It is January 24th, just a few days before Chinese New Year kicks-off and the yearly mass exodus of the city begins. Most people will return to their hometown, somewhere around China, some people will have their new year celebrations with their family in Beijing, you will also see a few foreigners dotted around, clearly enjoying the quieter roads and subway. Some people though, will be working and today I am visiting the dedicated team at Dew Drops Little Flower children’s home, who will be giving up their Chinese New Year with their families to stay and take care of their thirty-one kids.
I’m travelling up to the children’s home on Beijing’s extensive subway system; it takes about an hour and a half from the city center, 3 train hops and a Dididache ride (China’s Uber) to get there. It’s a clear day, no pollution, but freezing cold.
As I arrived, one of the volunteers, Rebekah Bodden, is waving my car down from the side of the road; it’s quite far out of the city now, mainly fields and a few buildings spread along the roadside.
I see the Dew Drops Little Flower logo displayed on the wall, but apart from that you would never guess there are 31 kids, 10 caregivers, 5 support staff inside. Stepping through the door I’m transported into a bright, friendly and warm environment, in stark contrast to the cold, grey winter Beijing outside.
After washing my hands and removing my shoes, Rebekah gives me tour of the carefully planned out facilities. “In the first few rooms we have the smallest babies”, she says, some of them have serious medical problems, some were born prematurely, all of them were abandoned at birth. That is normal here though, all the children that Little Flower take on are orphans with some sort of medical issue ranging from the severe to the physical.
Like many countries, China does not have a national health service, so for many families having a child with health issues can mean huge financial instability. This is compounded by the size of China, with rural cities that don’t always have the best doctors and facilities, forcing families to travel to places like Beijing in order to get much needed operations. Some families will have to put all their money into their child’s operation, with little left to cover time off work, travel expenses and hotels nearby the hospitals.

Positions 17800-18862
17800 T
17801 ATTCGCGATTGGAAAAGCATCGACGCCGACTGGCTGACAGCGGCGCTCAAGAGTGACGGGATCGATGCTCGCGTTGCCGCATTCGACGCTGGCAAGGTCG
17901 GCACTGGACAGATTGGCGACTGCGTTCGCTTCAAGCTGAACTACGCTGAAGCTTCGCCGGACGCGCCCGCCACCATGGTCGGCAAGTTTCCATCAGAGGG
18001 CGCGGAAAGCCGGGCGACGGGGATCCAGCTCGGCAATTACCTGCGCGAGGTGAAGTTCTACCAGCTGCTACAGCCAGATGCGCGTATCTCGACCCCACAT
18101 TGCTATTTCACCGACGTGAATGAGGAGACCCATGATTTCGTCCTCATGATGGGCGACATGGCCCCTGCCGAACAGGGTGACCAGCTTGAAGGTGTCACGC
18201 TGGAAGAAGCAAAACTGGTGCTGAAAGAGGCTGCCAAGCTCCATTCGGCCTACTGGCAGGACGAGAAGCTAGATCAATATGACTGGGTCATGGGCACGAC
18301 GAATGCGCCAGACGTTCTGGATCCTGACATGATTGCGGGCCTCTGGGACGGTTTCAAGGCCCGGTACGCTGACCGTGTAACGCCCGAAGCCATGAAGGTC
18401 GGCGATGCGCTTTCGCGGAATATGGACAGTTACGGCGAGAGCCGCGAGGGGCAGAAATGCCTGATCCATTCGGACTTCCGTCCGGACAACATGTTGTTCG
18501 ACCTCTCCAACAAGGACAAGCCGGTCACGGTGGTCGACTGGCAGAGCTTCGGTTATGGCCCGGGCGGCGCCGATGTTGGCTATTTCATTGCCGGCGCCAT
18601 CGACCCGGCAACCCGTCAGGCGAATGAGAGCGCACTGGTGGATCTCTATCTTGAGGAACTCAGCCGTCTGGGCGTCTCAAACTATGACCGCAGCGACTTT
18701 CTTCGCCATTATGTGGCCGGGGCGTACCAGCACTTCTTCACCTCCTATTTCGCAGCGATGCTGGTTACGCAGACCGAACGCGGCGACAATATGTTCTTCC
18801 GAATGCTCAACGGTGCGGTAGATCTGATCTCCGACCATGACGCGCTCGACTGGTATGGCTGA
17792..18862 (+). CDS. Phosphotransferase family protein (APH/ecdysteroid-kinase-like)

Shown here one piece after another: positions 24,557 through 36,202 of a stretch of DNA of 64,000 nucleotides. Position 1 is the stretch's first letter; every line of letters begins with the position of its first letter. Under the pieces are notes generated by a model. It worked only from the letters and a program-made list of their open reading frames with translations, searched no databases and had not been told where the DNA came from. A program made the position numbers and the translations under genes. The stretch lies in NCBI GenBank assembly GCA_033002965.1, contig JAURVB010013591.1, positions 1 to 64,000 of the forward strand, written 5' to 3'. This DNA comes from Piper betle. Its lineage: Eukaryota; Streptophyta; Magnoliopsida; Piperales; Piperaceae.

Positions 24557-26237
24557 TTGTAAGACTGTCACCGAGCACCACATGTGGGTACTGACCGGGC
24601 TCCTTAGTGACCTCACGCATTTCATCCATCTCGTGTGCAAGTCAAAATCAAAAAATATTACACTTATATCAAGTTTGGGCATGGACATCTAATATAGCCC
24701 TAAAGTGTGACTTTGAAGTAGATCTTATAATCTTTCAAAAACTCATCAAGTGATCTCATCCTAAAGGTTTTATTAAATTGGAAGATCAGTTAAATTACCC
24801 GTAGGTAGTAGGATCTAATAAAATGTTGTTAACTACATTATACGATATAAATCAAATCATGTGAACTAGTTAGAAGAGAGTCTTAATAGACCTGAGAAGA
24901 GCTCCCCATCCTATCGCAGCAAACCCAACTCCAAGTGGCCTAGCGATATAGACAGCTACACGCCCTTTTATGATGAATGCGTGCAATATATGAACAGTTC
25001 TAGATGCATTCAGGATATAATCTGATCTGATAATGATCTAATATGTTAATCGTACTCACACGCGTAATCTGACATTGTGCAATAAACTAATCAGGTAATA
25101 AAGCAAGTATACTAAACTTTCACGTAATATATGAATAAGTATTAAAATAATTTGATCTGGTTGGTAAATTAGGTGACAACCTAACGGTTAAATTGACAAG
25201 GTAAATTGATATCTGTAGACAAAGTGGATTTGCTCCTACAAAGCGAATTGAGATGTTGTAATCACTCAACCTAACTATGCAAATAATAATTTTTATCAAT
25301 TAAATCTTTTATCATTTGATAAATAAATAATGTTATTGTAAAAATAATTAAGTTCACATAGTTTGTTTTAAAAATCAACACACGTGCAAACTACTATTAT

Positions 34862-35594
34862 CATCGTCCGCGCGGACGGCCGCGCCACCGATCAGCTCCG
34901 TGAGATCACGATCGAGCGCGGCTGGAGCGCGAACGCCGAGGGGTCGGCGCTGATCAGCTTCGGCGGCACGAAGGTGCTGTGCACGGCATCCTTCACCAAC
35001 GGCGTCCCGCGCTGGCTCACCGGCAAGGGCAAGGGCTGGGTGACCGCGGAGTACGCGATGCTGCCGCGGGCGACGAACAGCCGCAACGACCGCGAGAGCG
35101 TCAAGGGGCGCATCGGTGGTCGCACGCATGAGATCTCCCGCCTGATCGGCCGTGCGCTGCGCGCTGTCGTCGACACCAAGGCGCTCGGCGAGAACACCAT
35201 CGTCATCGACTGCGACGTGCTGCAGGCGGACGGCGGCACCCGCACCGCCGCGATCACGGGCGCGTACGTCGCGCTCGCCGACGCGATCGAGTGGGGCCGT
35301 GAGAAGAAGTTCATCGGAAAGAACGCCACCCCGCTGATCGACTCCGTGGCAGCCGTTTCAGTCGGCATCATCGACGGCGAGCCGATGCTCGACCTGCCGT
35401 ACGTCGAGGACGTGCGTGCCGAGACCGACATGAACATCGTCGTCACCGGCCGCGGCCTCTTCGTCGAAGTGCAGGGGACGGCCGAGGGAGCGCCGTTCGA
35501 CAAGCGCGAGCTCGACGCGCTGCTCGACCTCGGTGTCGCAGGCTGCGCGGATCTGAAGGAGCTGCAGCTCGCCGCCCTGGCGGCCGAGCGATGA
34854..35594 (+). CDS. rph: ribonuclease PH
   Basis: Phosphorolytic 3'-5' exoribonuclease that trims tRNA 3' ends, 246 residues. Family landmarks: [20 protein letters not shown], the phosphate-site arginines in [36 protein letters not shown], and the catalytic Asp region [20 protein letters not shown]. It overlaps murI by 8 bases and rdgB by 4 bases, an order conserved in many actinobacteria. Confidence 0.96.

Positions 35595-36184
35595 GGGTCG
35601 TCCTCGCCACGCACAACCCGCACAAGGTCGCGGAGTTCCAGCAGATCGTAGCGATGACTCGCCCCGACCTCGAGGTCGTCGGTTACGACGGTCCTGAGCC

The wall next to the babies’ rooms has photos showing their development, it is clear there has been a major improvement since they first arrived. This is in no small part down to how Little Flower operates; the caregivers work in shifts with the smallest babies, to make sure they have 24-hour care. Unlike some more traditional children homes, who do not allow nurses to pick the babies up, Little Flower’s caregivers spend as much time cuddling, kissing and playing with them as possible, replicating the parental love they sorely need for their development.
The next room along from the smaller babies’ nursery is a classroom to allow the older children, from ages one to five, somewhere to learn and develop their cognitive abilities. I was a little surprised at how good the classroom was, but perhaps I should not have been. Little Flower is well funded from donations and sponsors. They budget around 30,000 CNY for each child’s medical bills per year, plus the direct cost of the caregivers, accommodation and facilities. They currently have thirty-one children, but have the capacity for up to forty. When I heard the costs I started to understand why some parents had little choice but to abandon their new-borns, right there in the hospital where they were born.